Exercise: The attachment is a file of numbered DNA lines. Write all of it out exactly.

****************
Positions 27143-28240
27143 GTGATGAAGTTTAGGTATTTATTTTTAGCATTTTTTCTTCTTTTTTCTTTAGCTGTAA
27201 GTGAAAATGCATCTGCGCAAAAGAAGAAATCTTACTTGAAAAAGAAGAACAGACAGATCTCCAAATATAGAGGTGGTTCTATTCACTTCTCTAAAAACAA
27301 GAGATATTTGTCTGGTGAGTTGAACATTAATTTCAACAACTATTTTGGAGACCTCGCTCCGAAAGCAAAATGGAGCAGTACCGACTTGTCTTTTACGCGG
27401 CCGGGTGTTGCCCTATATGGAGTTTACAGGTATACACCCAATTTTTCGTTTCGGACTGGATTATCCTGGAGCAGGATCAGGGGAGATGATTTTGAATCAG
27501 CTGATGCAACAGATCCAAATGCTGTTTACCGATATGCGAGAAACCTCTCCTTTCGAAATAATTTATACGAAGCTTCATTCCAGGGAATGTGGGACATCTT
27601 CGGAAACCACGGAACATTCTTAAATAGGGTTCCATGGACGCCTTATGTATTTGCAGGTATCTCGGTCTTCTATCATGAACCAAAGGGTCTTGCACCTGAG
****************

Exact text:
Positions 27143-28240
27143 GTGATGAAGTTTAGGTATTTATTTTTAGCATTTTTTCTTCTTTTTTCTTTAGCTGTAA
27201 GTGAAAATGCATCTGCGCAAAAGAAGAAATCTTACTTGAAAAAGAAGAACAGACAGATCTCCAAATATAGAGGTGGTTCTATTCACTTCTCTAAAAACAA
27301 GAGATATTTGTCTGGTGAGTTGAACATTAATTTCAACAACTATTTTGGAGACCTCGCTCCGAAAGCAAAATGGAGCAGTACCGACTTGTCTTTTACGCGG
27401 CCGGGTGTTGCCCTATATGGAGTTTACAGGTATACACCCAATTTTTCGTTTCGGACTGGATTATCCTGGAGCAGGATCAGGGGAGATGATTTTGAATCAG
27501 CTGATGCAACAGATCCAAATGCTGTTTACCGATATGCGAGAAACCTCTCCTTTCGAAATAATTTATACGAAGCTTCATTCCAGGGAATGTGGGACATCTT
27601 CGGAAACCACGGAACATTCTTAAATAGGGTTCCATGGACGCCTTATGTATTTGCAGGTATCTCGGTCTTCTATCATGAACCAAAGGGTCTTGCACCTGAG